Committed to Sustainable Cities and Human Settlements for All

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Form Follows Process
Source: GFHS | Author: Mick Pearce | Published time: 2020-04-21 | 1331 Views | Share:

Abstract: The cities are becoming more important than the national governments which are either too big for local issues or too small for the big issues like climate change. Intercity movement is bound to increase with growing climate change. There are now three main forms of urban settlements: the town, the city, the refugee camps. With the largest concentration of young population, African cities need complete restructuring to meet the needs of a young highly mobile population flooding in. The author elaborated the biomimicry approach in designing buildings and recommended the following methods for making sustainable architecture and cities: adopting the poly-centric city model; envisioning the city as an ecosystem; building adaptable city through adaptable architectural structure; architectural form follows process in nature; producing an architectural expression unique to the local context.

Keywords: poly-centric city, adaptable city, adaptable architectural structure, biomimicry, form follows process

Mr. Mick Pearce, well-known architect, expert on biomimicry was conferred Global Human Settlements Outstanding Contribution Award in 2019, by Hon. Mr. Raila Odinga, former Prime Minister of Kenya, High Representative for Infrastructure Development at the African Union Commission 


As an internationalist rather than a nationalist in Africa I am beginning like the rest ofhumanity to join the global empire. It is something I learnt from fellow Africans. Seeing them travelling from city to city, town to town endlessly in search of jobs, trade, education, food, water, or politics, always driven by an expectation of something better I realised that theNational boundaries, although increasingly obstructive have less and less meaning to themajority of young Africans. They would say that they have visited “Cape Town “not South Africa, Lusaka “not Zambia. They seem to identify more with the cities than the nation thatthe city is in.This follows the pattern one can see the world over. The cities are becomingmore important than the national governments which are either too big for local issues or too small for the big issues like climate change.


This intercity movement is bound to increase with climate change as rainfall and heat patterns change. It is the cities and those who govern them who have to cope with immigration of environmental, economic or political refugees. There are now three main forms of urban settlements; the town, the city, the refugee camps.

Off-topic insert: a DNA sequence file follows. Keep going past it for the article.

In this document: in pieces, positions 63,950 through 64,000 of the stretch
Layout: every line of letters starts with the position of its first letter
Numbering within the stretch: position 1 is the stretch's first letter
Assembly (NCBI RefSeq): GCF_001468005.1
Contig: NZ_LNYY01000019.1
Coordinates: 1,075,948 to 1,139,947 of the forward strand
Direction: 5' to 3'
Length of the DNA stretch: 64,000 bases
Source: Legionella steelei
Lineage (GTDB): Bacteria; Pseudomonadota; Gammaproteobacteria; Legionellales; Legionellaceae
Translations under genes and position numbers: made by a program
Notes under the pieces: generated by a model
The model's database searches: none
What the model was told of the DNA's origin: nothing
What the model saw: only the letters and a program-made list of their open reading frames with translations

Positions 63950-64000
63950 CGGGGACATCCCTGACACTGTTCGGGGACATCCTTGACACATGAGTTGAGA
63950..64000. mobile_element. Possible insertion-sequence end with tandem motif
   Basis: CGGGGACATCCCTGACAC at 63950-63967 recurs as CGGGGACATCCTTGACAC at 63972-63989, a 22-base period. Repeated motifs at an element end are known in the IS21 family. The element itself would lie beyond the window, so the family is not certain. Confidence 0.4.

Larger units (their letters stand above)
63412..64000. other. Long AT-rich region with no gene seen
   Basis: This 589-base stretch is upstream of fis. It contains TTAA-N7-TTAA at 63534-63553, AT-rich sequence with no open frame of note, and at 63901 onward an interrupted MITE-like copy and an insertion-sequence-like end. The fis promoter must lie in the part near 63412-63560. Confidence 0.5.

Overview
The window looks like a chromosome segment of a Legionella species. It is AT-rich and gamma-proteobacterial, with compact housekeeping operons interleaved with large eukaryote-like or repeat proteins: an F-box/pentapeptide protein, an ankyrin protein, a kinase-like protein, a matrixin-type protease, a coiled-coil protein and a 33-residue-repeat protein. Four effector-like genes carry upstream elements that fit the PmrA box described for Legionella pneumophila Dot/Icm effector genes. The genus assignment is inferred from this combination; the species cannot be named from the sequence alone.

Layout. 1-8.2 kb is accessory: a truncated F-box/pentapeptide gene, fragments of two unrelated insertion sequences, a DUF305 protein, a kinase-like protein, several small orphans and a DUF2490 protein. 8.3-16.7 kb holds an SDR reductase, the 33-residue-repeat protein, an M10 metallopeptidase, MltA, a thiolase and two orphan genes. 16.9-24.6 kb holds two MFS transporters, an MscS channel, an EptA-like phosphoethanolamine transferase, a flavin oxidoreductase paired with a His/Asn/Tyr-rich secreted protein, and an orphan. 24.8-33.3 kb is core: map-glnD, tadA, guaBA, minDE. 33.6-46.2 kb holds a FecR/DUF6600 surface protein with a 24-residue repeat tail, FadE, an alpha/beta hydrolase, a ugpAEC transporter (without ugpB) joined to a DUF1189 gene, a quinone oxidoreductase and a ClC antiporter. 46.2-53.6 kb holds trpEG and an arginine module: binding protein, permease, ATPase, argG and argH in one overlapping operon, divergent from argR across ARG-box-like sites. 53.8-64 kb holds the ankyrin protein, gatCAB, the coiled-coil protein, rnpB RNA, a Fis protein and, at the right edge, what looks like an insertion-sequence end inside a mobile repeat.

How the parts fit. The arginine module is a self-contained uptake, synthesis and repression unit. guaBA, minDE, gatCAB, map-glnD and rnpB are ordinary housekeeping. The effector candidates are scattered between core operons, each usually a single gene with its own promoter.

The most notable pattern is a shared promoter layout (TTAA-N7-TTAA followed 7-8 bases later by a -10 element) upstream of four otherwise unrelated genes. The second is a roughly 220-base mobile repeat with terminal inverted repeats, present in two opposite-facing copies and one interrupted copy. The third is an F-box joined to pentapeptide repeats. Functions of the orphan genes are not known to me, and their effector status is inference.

The process to adopt if the people agree to the polycentric idea is to first understand the movements of goods and people and to identify the node points of a possible network rather than a spider’s web. These nodes need support by encouraging densification. The routes linking them must become able to carry the heavy traffic including public transport with long busses or even tracked transport fast from node to node. Node support can be helped by giving these nodes identity (maybe one is the sports stadium and another is a university). The smaller short haul kombis can handle all the sub-routes.


The other great population movement from rural settlements to towns and cities can be seen that the urban growth figures are way above fertility rates. (8% growth in Harare with rate of natural increase at 3%). There are goods and bads about urbanization. One of the goods is freedom for women from having to produce more and more babies for farming. By going to town women can get a job and independence. This is happening with urbanization; fertility rates are falling often well below replacement.


The other factor which influences urban planning strategy is the average age. I am told that the average age of the African populations is 15 years, compared this with the ageing population of Japan at 47. A young population like this usually needs a higher proportion of short stay rentable housing and prefers the centres of activity.


Our ex colonial towns and cities are modelled on the “garden” suburban city with the railway dividing the rich from the poor (formally white from black) and radial roads all leading to a Central Business District (CBD) need complete restructuring to meet the needs of a young highly mobile population flooding in. What I call the architecture of movement needs to be applied now amid the chaos on our roads.


The poly - centric city is comprised of sub nodes which are equally balanced centres of high activity, each with their own unique functional identity. Each node is then connected with an efficient public transport system to become a transport network. These nodes can be actively densified with appropriate types of housing. The nodal-net city can then develop a public transport system which is complementedby the small bus system covering variable short distances. Curitiba in Southern Brazil is a good example of this multi layered transport system.


We need a city made of adaptable structures which are designed to be altered at any time to cope with changing needs. This, in planning terms should be called mixed development with no specific use function named. The adaptable structure has to accommodate many functions with different floor loads and demands for light and air.

In 1996 we completed Eastgate.  I returned from China in 2010. Harare city centre had changed so much that I started to investigate converting this huge office block Eastgate into housing. When designingEastgate in 1992, we regarded adaptability as important but not dominant compared with other matters. Now adaptability is a dominant strategy because the rate of change has increased. The adaptable structure is usually a framed structure with infill panels made of non-structural materials which can be altered easily. 

How does this approach translate into an aesthetic?Should architectural expression celebrate this incompleteness at every scale?